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Inside the Bills: Looking ahead to decisions on eight unrestricted free agents

Brandon Beane’s perfect world involves re-signing his own free agents.

We live in an imperfect world, though, so it remains to be seen whether the Buffalo Bills’ third-year general manager stands by that between now and March.

The Bills have eight pending unrestricted free agents, which is a big change from last year, when Beane had 18 pending unrestricted free agents to consider. Of those, only defensive tackle Kyle Williams and running back Taiwan Jones returned for 2018 (receiver Deonte Thompson signed elsewhere, but then returned to Buffalo midway through the season).

Is a similar exodus coming this year? Or will Beane come closer to his stated goal? The Bills certainly have the room to pay as many of their free agents as they want, with more than $90 million in projected salary-cap space. That’s much different from last year at this time, when the team was bracing to eat more than $50 million in dead money on the cap.

“In my perfect world, we draft and we sign our own. We grow them and we sign them,” Beane said at the Bills’ season-ending press conference. “That’s why it’s important to be judicious and not just go spend it. To be selective, be smart, bring in some added competition to both sides of the ball and special teams. I’ve been on many teams where, at this time of the year, the GM and coach are having to answer questions how they’re going to get to free agency without any money because you’re either over the cap or barely have any money to operate. We don’t have to worry about that going forward, which is freeing.”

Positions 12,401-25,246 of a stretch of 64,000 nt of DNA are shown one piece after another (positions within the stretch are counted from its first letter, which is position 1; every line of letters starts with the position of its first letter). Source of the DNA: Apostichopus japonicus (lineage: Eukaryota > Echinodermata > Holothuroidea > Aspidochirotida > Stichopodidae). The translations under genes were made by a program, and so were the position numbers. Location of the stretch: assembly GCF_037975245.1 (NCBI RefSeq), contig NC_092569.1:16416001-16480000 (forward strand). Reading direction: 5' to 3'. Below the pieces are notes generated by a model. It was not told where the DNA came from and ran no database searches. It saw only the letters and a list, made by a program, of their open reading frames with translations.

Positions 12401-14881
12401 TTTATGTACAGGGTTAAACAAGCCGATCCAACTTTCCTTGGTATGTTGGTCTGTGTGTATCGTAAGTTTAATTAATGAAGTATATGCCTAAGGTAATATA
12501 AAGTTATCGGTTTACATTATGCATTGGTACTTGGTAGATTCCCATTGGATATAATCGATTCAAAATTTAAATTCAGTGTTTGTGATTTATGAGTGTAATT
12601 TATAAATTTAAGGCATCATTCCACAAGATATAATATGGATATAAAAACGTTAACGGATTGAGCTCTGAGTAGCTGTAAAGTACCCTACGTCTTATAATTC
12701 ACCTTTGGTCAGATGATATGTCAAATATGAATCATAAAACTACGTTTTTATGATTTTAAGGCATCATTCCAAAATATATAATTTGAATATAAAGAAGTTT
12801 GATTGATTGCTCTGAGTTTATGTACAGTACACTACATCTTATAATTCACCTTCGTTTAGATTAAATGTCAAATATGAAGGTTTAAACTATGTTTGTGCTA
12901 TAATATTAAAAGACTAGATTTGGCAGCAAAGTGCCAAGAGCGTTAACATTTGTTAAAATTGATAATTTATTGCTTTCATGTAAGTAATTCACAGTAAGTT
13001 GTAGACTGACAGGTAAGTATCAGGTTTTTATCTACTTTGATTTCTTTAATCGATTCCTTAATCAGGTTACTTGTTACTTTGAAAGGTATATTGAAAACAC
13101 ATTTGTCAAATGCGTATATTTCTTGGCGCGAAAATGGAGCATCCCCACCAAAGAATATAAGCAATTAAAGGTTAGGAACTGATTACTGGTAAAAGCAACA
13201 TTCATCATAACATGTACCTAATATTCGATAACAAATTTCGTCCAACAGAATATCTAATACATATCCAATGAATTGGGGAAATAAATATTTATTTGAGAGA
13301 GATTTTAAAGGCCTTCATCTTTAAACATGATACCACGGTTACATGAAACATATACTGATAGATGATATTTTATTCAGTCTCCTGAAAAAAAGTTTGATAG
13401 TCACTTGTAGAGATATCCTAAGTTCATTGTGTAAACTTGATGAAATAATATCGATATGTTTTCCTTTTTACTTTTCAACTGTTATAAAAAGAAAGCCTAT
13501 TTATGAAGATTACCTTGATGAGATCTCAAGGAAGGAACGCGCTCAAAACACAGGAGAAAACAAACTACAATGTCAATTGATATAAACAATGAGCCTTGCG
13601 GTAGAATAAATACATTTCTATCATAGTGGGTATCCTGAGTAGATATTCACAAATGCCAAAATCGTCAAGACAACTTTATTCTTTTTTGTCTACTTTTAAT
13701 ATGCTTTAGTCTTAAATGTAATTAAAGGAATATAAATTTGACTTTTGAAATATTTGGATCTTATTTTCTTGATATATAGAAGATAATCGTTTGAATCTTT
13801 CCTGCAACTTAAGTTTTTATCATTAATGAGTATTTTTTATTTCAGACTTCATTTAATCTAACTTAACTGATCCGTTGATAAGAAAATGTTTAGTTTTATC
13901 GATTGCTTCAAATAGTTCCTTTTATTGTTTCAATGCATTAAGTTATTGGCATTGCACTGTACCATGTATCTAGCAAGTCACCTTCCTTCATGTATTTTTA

Jerry Hughes looks back at strong season and laments near sacks

Beane got a jump start on free agency by signing quarterbacks Matt Barkley (two years) and Derek Anderson (one year) to contract extensions in the past month. The team still has three starters among the players with expiring contracts and two others who were significant contributors. Here’s a look at each of them:

LB Lorenzo Alexander: Arguably the Bills’ defensive MVP at age 35, Alexander showed he still has plenty left in the tank. He played 62 percent of the defensive snaps, finishing with 69 tackles (11 of which went for losses), 6.5 sacks, 10 quarterback hits, nine passes defensed, two interceptions, two forced fumbles and one fumble recovery.

He wants to be back, and the team wants him back.